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America’s Great Circle Loop

by Debi Starnes, Atlanta

The president of EMSTAR Research since 1988, Debi Starnes is an influential figure in Atlanta. She served on the City Council, as a policy advisor to Mayor Shirley Franklin, and has consulted with numerous educational, research, and cultural organizations in Atlanta. She earned her Ph.D. in organizational psychology from Georgia State University, and concentrates on developing and assessing programs ranging from child abuse prevention to volunteer programs for cancer patients. An enthusiastic recreational boater, Debi Starnes recently completed the Great Circle Loop.
The Great Circle Loop is a series of interconnected navigable waterways on which boaters can cruise around most of the United States east of the Mississippi River. It is approximately 6,000 t0 7,000 miles long, depending on route options taken. Boaters generally travel the Loop in a counterclockwise direction to take maximum advantage of river currents, and often sail the loop in several stages, sometimes taking years to complete the Loop.
A typical passage would begin somewhere on the Intra-Coastal Waterway (ICW), which runs from Texas to Norfolk, Virginia, then through the Chesapeake Bay, and then along the Jersey shore to New York City. From here, they cruise north on the Hudson River to Waterford, New York, enter the Erie Canal to the Great Lakes, or continue up the Hudson to the Champlain Canal and the St. Lawrence Seaway.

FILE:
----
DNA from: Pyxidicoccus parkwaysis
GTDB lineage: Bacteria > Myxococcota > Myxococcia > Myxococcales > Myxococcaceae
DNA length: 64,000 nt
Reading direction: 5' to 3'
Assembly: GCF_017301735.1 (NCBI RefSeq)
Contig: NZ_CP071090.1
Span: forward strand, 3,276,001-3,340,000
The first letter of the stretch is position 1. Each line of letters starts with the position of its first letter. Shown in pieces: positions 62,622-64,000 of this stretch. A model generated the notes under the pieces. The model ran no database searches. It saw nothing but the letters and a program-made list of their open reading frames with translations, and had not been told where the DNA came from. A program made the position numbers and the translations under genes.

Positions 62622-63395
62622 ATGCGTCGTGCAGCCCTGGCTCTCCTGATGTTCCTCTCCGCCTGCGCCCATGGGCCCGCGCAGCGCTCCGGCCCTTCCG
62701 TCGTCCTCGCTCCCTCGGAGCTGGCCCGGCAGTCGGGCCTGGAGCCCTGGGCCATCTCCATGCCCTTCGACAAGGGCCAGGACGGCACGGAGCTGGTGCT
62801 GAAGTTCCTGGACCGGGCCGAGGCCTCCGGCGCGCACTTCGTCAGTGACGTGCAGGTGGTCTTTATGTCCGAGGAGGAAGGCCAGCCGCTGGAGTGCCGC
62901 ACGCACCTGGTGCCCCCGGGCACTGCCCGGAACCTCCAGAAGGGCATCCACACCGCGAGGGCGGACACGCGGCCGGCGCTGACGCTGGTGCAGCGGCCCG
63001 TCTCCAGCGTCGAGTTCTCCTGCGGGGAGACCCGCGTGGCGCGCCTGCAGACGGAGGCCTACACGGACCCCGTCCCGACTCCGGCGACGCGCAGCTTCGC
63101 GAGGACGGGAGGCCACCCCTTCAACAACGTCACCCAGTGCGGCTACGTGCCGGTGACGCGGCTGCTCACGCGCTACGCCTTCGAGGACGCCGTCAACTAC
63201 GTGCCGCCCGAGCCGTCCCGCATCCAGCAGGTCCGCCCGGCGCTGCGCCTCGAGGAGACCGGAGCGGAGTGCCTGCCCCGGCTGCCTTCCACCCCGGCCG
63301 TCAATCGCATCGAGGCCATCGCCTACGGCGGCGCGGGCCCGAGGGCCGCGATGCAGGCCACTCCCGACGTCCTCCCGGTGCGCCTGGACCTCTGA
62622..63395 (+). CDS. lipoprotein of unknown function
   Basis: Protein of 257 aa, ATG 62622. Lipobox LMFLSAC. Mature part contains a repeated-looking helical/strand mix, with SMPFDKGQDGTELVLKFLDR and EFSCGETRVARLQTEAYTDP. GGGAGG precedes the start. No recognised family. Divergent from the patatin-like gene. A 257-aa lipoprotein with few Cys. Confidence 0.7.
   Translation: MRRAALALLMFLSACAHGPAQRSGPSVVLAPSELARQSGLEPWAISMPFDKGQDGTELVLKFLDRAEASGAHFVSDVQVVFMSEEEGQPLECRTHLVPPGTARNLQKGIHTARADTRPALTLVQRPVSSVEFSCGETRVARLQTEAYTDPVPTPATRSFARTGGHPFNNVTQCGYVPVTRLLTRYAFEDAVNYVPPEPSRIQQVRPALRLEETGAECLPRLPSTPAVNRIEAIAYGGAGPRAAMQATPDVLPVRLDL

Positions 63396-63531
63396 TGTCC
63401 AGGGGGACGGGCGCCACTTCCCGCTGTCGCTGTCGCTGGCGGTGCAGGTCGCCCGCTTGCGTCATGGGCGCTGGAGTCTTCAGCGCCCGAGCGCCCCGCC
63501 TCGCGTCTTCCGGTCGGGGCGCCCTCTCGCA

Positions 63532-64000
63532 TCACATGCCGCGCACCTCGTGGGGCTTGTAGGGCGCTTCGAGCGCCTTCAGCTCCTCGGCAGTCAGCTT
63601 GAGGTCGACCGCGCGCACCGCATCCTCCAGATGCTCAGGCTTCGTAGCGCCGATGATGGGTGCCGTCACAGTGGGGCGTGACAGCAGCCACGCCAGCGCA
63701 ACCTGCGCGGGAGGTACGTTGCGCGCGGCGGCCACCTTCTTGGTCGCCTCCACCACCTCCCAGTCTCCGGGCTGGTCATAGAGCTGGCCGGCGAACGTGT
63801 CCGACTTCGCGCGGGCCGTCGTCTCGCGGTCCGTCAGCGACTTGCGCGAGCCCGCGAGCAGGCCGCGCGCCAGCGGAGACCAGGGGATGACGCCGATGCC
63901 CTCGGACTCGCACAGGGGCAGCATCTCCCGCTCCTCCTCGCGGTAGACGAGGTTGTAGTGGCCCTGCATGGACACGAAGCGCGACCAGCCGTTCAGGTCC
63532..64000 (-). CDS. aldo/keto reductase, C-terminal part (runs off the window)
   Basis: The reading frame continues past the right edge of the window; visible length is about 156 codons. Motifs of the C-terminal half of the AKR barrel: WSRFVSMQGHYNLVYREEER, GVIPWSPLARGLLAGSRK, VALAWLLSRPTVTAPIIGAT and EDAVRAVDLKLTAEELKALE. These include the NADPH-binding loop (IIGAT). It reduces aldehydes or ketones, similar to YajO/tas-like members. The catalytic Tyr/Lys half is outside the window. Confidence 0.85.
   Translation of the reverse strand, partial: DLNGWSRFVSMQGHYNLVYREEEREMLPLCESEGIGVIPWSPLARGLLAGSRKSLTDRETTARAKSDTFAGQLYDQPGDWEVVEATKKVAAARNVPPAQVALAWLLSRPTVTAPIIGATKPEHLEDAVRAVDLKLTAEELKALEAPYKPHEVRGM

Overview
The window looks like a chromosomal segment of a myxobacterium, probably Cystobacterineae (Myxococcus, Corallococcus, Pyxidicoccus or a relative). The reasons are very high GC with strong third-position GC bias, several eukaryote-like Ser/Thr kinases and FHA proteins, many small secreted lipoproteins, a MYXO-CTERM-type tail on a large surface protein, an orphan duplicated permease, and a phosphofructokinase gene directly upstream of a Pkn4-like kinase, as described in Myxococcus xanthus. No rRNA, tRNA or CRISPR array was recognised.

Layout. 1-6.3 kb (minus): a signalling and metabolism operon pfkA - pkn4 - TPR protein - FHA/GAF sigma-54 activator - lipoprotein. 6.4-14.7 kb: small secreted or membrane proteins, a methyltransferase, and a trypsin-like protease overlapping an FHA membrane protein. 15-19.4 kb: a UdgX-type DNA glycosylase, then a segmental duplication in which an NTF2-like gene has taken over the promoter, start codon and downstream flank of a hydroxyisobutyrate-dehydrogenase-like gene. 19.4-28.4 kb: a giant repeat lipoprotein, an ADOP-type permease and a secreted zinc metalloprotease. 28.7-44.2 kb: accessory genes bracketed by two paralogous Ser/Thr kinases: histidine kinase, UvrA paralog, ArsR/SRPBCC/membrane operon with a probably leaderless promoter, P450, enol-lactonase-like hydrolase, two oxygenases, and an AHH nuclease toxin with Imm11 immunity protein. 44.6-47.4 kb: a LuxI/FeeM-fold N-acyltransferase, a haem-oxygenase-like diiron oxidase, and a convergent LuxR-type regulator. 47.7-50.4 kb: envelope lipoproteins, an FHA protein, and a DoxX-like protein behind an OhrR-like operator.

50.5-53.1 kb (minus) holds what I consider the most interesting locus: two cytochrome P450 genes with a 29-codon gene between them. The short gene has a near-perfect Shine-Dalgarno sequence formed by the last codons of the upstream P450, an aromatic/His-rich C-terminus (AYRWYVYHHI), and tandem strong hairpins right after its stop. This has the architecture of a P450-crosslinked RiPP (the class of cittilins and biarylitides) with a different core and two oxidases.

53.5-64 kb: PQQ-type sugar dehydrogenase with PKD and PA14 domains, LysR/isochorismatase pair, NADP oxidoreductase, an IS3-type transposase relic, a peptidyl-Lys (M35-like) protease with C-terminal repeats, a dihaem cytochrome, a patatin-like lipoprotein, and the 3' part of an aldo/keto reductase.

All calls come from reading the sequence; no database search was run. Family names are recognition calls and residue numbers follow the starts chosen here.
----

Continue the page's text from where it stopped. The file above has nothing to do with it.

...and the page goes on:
Loopers cruise through the Great Lakes to Chicago and enter the Illinois River to begin the southern leg of the journey. They travel south to Grafton, Illinois, and enter the Mississippi River. From here, they have several choices, including continuing south on the Mississippi to the Gulf of Mexico, or taking the Ohio River to the Cumberland to the Tennessee Tombigbee River to enter the Gulf at Mobile, Alabama, to rejoin the ICW.
For many Loopers, traversing Florida simply involves cruising south and rounding the tip of the peninsula, and then sailing north, with perhaps a visit to Key West included. Another option, which Debi Starnes elected, is to take the Lake Okeechobee Waterway, an inland waterway from Fort Myers to Stuart, that includes the huge lake.                            
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